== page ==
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    Posted on 01 December 2011
    CULTURE & SOCIETY  
    FIRST SHOW

    Entertainment, entertainment, entertainment… and a raw nerve

    Ekta Kapoor is the real heroine of The Dirty Picture, and psychedelic Hindi cinema of the 80s is the real star, says Karuna John

    Review: The Dirty Picture

    A poster of The Dirty Picture


    Cleavage so intense that it heaves on its own. This is what The Dirty Picture’s teasers featuring a voluptuous Vidya Balan in a shiny pink apsara outfit would want you to believe. A teaser is meant to tease you into walking into the theatre. We suggest you bite the bait and walk in. It is the strong story, which will make you want to sit right through the film.

    The Dirty Picture is also not a biopic in the true sense that intellectual analysis would want us to believe. The marketing genius Ekta Kapoor, and her banner Balaji Motion Pictures, has paid a rich homage to the kitschy genre that the 80s cinema birthed. The 80s also gave us the jumping jack moves of Ekta’s father Jitendra atop giant earthenware pots and amidst citrus fruit rolling down a slope. The daughter has observed closely as has the film’s director Milan Luthria. The 80s vintage is on full show in The Dirty Picture, for some of a certain age it’s a nostalgia trip, for the younger audiences it's a quick tutorial in the cinema of the time.

    Virginal villager Reshma (Balan) dreams of big shiny, filmy sequences. The dreams are so big that she has no option but burst out of her obscure village existence into big bad Madras. The city proves to be a kind-hearted pimp who teaches Reshma the ropes and tricks as she grabs at every flicker of opportunity. Nothing is too small to try, no challenge too big.

    Somewhere along the way, Reshma frees herself from the pavadai-dhavani (half-saree) cocoon and turns into Silk who wears pink nylex apsara style outfits with ease. She packs oomph and attitude in a choli a size too small. A size perfect for Silk’s loyal fans, who keep rhythm with her gyrations. Three cheers to a healthy body image. Three cheers to bad girls.

    Silk learns the survival skills essential for a good performance on screen and off volunteering to be ‘fine-tuned’ on the casting couch, ruled by matinee idol Surya (Naseeruddin Shah, who is either naturally irritating or just too good an actor). The ageing superstar Surya with the title ‘Smashing’ before his name is Silk’s childhood crush and adulthood passport that helps launch her career.

    Survivors of the time may or may not admit it, but many would recognise themselves on screen here. Abraham (Emraan Hashmi) plays a black-shirt wearing brooding director who does not want to be a pimp selling sex in his movies. Emraan does not do angst well. Tushaar Kapoor (who plays Surya’s younger write-brother Ramakant), however, does whiney-wimpy very well. Silk has no such pretences and goes on to upstage both.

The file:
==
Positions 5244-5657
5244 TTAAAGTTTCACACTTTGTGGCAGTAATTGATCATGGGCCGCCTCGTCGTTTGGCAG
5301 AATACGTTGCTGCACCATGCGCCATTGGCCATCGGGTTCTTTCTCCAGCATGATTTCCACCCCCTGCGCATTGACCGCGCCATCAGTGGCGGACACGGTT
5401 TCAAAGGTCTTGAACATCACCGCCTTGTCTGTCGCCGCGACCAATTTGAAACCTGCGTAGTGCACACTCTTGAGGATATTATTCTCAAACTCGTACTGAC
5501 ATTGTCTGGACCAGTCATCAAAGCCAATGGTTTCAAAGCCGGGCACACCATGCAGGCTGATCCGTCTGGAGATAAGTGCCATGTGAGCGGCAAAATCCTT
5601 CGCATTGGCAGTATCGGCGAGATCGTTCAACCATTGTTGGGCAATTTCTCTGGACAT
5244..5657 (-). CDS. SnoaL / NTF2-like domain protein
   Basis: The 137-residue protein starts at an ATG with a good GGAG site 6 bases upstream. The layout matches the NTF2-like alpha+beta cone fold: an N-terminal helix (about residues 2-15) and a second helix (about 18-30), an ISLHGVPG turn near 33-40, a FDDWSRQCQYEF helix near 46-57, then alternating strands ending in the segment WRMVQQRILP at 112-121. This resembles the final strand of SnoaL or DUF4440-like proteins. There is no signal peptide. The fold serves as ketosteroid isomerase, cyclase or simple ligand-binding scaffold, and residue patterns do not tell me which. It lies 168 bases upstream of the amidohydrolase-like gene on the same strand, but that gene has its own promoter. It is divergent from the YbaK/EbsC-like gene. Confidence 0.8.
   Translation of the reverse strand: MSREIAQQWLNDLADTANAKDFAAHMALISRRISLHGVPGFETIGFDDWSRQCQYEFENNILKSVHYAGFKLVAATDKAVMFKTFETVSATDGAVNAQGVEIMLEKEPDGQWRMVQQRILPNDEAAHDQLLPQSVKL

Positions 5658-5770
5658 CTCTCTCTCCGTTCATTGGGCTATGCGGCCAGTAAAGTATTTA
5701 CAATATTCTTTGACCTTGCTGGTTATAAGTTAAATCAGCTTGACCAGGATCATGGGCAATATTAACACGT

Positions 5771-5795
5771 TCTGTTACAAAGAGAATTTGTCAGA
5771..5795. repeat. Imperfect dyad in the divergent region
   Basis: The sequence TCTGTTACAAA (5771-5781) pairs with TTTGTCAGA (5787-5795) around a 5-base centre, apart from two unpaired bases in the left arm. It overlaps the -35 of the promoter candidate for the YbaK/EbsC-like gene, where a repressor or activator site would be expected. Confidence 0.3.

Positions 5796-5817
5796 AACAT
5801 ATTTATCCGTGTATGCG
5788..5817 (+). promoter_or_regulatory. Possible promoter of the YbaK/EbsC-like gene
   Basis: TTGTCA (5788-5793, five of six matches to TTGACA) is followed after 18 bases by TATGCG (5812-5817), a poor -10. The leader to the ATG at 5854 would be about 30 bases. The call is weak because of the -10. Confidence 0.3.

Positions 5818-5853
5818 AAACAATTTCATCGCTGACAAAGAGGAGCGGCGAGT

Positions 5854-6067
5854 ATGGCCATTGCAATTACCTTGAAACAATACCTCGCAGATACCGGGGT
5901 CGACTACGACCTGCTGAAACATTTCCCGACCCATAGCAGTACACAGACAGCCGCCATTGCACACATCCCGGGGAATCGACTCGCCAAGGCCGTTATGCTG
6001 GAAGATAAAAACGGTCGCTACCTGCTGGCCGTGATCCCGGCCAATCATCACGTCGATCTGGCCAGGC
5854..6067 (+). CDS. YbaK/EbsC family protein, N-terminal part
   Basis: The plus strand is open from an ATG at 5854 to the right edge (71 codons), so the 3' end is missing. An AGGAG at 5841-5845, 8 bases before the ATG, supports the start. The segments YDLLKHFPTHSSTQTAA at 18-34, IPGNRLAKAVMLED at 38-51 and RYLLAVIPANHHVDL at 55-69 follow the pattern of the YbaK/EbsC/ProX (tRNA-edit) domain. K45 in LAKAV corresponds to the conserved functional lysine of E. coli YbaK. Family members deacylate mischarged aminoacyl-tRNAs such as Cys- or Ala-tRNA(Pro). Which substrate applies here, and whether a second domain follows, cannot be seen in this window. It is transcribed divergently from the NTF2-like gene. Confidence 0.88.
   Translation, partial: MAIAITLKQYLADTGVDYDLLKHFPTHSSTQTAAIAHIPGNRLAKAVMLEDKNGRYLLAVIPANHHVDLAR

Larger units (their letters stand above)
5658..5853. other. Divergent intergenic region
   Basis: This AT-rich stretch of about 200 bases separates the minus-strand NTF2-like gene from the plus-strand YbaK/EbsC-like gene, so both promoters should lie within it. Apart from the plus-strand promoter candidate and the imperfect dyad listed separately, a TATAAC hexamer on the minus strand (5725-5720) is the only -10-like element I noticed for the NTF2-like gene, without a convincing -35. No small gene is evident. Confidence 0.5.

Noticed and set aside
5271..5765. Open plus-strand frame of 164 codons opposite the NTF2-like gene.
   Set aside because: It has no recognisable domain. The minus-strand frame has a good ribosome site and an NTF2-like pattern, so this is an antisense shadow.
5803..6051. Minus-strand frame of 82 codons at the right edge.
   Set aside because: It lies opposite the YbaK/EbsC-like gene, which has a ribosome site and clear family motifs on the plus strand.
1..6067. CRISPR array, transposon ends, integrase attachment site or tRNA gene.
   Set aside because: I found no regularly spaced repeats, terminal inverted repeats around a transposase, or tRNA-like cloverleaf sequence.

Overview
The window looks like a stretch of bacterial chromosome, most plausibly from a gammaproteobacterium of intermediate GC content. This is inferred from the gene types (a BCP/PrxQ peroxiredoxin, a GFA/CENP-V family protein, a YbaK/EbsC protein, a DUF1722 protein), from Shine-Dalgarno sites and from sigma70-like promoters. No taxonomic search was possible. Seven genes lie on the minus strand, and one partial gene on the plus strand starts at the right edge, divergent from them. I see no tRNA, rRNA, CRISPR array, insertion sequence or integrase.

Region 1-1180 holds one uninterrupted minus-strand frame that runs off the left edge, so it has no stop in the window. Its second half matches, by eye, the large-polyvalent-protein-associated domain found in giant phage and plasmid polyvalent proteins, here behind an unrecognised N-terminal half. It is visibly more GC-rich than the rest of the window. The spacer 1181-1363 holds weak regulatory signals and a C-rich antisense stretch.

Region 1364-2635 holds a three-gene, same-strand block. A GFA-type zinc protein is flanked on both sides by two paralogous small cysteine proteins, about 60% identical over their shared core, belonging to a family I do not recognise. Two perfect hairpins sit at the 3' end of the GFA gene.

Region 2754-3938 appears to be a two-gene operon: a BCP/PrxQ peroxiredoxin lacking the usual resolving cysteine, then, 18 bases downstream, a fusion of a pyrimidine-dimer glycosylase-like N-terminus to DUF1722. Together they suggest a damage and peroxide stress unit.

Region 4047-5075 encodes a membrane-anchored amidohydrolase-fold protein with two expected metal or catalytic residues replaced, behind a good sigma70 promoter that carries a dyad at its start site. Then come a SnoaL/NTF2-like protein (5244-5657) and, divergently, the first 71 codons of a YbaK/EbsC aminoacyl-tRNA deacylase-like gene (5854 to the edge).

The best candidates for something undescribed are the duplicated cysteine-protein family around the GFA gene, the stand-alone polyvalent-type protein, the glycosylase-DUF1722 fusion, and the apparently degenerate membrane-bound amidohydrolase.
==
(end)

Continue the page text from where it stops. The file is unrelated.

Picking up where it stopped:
The technical team also does well in terms of details, the over-the-top interiors of star houses, the paparazzi and their magazine covers. The original postbox red Maruti 800 is almost a character in itself. Cheesy lines like “filmein sirf teen wajaon se chalti hain… Entertainment, entertainment, entertainment… aur mein entertainment hoon” catch on at times, however, the rest of the dialogue, not so much. Too many one-liners for too many characters. Thankfully, Vishal-Shekhar’s music and Bappi Lahiri’s vintage voice make up for that.

    Don’t let that stop you, a bit of cringe is a part of paisa vasool. Those who buy a ticket for skin show and Silk’s sensuality oozing out of costumes will get their money’s worth in the first half of the film. Balan, who mastered the come-hither look and languid dialogue delivery with husky tempering in Ishqiya, uses that to full advantage in The Dirty Picture. Those who will go see this movie for the “story” of a star’s tragic life, will find something post interval. The dirty secret does not want to feel dirty anymore. Heartbreak. Angst. And an attempt at sweet revenge take over Silk’s life and its tag of “being entertainment, entertainment, entertainment”. She has a heart, she has a brain and circumstances have stirred up a crazy conflict between the two.

    However, Silk does not have the inner strength, and the weaklings she has for lovers do not help matters. Surya, his younger brother Ramakant and even Abraham, they all fail her eventually. Silk is left to take care of herself, like she did in the beginning. Back to square one. But this time she decides to call a pack up. A mirror to the 80s film industry. Across the language divide.

    Karuna John is Associate Editor, Tehelka.com.
    karuna@tehelka.com


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    Posted on 01 December 2011
 

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